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The demographic model is a program for representing births, deaths, migration, and social mobility as social processes in a non-stationary stochastic process (Markovian). Transition probabilities for each age group are stored and then retrieved at the next appearance of that age cohort. In this way new transition probabilities can be calculated as a function of the old transition probabilities and of two successive distribution vectors. Transition probabilities can be calculated to represent effects of the whole age-by-state distribution at any given time period, too. Such effects as saturation or queuing may be represented by a market mechanism; for example, migration between metropolitan areas can be represented as depending upon job supplies and labor markets. Within metropolitan areas, migration can be represented as invasion and succession processes with tipping points (acceleration curves), and the market device has been extended to represent this phenomenon. Thus, the demographic model makes possible the representation of alternative classes of models of demographic processes. With each class of model one can deduce implied time series (varying parameters within the class) and the output of the several classes can be compared to each other and to outside criteria, such as empirical time series.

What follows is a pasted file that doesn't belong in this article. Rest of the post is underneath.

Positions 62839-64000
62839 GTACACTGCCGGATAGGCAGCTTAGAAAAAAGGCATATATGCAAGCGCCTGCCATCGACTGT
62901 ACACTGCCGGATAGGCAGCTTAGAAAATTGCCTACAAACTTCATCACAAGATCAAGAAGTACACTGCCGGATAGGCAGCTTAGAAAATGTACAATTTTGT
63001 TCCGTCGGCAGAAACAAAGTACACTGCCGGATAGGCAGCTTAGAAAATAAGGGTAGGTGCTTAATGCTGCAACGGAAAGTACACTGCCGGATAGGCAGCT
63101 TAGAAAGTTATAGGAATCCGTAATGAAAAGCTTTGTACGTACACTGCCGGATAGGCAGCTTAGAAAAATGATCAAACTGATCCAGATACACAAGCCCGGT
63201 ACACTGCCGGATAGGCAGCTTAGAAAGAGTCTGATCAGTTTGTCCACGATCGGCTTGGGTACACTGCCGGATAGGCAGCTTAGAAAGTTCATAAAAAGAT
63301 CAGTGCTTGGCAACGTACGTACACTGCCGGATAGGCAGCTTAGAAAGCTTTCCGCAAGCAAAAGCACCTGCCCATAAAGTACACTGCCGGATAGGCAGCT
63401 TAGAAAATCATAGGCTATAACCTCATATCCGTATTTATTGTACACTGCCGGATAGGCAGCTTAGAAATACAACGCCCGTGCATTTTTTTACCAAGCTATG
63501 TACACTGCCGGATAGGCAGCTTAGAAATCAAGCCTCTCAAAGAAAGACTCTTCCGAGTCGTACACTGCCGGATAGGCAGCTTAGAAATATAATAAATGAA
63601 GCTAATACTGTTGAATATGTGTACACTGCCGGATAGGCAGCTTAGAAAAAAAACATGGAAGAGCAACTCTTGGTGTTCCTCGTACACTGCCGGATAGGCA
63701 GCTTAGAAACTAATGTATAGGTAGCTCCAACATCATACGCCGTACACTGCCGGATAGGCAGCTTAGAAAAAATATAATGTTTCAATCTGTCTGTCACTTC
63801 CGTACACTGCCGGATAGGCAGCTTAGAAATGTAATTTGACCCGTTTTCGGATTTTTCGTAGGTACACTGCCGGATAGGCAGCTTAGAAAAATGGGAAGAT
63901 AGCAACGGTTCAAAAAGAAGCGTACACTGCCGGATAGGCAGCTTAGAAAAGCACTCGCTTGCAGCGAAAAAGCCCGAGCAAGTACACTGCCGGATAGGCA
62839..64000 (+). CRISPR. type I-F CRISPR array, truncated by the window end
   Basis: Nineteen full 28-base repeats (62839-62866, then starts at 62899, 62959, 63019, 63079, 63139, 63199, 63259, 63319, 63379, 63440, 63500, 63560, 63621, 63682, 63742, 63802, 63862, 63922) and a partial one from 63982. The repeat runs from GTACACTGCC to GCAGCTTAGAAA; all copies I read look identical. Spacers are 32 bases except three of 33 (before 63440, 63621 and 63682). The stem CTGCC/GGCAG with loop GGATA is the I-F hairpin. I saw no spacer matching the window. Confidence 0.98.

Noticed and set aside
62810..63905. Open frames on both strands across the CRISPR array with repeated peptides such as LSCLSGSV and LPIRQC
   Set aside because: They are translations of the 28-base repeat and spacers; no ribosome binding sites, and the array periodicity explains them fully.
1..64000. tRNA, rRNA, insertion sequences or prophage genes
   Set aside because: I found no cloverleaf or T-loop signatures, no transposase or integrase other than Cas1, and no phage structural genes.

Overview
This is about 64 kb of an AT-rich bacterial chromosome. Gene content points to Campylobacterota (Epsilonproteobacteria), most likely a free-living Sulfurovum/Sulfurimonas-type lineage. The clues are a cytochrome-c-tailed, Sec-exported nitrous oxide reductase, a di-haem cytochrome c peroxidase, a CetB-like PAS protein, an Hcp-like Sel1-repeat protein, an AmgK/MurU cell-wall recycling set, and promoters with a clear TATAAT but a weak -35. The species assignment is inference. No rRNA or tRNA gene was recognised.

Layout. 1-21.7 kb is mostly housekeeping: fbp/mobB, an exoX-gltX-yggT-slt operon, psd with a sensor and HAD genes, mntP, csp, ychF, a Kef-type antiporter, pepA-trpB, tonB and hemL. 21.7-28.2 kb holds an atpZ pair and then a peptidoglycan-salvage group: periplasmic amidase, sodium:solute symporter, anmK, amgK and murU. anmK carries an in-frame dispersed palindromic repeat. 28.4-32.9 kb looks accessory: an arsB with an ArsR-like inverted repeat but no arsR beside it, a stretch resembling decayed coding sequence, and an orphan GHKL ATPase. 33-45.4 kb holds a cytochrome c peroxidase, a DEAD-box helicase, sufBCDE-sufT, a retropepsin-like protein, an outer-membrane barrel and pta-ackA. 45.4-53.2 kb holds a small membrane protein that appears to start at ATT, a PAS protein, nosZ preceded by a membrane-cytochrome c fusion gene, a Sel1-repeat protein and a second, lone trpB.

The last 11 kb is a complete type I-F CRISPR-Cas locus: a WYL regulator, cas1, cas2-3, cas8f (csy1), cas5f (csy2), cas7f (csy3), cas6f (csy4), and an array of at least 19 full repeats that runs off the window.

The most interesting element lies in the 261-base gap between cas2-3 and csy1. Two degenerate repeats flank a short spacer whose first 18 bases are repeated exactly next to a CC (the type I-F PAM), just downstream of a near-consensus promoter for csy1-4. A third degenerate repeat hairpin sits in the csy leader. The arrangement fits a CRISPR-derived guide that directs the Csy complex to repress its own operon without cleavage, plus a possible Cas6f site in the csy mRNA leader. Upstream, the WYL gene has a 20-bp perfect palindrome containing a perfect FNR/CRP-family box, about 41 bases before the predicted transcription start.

Demography © 1967 Population Association of America